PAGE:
How will Autism Affect my Child?

Autism affects everyone differently and while cases of Autism may be similar, no two cases are ever the same. Some individuals with Autism may be mildly or moderately impacted while others may be profoundly impacted. Autism may affect several areas of development including: communication, socialization, daily living skills, motor skills, executive functions, among others. Challenging behaviors such as tantrums and difficulty communicating wants and needs may be present as well. Generally speaking, an Autism diagnosis can impact attention span, eye contact, socialization abilities, play abilities, motor skills, academic performance, emotional regulation, self-care skills, communication skills, among other areas.

In addition to the diagnosis itself, many factors affect the ways in which a child is impacted by Autism. These factors include but are not limited to: accessibility of effective treatment, timing of treatment (earlier vs. later), developmental areas affected (motor, play, communication, etc.), as well as a child’s environment (school placement, access to resources, etc.). As mentioned earlier, some children who are diagnosed with Autism may only have mild to moderate skill deficits and challenging behaviors. Others may present with more profound deficits such as limited speech or communication skills and aggressive behaviors. Additionally, many children diagnosed with Autism also present with sleeping, feeding, and toileting difficulties. It is a clinical and ethical requirement for all Applied Behavior Analysis (ABA) programs to be individualized to fit the needs of the individual. Therefore, behavior and skill development goals must be custom tailored and specifically designed to match the clinical needs of the learner. When applicable, strong ABA programs will place an emphasis on the development of communication skills as this is an integral component of many aspects of development. In fact, many challenging behaviors occur when there is a lack of communication skills present. In other words, if a child does not know how to communicate, either through vocal language, sign language, PECS (picture exchange communication system), or another communication device, the more likely he or she will be to engage in challenging behaviors to gain access to wants and needs.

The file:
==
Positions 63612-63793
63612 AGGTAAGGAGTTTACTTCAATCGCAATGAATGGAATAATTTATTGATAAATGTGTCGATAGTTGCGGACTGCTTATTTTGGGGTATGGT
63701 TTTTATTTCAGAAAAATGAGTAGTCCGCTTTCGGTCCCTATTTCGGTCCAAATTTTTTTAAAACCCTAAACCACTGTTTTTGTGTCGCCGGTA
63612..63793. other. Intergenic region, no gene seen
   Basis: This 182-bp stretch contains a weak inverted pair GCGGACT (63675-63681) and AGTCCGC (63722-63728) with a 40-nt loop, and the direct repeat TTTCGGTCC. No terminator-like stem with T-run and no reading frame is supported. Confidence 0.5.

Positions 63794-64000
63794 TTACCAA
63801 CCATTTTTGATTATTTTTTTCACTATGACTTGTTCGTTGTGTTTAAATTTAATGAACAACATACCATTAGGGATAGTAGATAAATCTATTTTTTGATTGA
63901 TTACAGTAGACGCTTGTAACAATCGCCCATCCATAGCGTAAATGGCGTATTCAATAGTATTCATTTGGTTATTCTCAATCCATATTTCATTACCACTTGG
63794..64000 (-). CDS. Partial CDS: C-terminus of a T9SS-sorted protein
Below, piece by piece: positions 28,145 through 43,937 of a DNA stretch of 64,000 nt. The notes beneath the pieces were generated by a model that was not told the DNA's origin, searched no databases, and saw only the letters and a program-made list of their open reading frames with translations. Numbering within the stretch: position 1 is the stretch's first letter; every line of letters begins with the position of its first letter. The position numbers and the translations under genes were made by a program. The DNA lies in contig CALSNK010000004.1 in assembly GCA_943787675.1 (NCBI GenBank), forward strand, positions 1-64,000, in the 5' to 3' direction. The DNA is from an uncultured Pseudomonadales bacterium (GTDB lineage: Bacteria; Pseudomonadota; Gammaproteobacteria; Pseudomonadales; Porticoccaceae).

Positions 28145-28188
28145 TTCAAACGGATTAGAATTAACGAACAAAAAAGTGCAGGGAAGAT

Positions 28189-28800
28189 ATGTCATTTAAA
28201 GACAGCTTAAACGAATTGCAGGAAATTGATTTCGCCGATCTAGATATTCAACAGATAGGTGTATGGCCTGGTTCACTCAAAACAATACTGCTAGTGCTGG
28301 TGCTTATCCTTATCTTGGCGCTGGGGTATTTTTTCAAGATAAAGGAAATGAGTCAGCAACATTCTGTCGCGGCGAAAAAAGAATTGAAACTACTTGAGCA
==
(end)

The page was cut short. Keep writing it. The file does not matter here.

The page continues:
Despite the degree to which a child is impacted by Autism, ABA therapy can help. Through the use of research backed strategies and principles, ABA programs can be utilized to facilitate positive and desirable changes in behavior. For more information on how ABA programs are effective, please see our previous post titled: “How is ABA Therapy Effective?”

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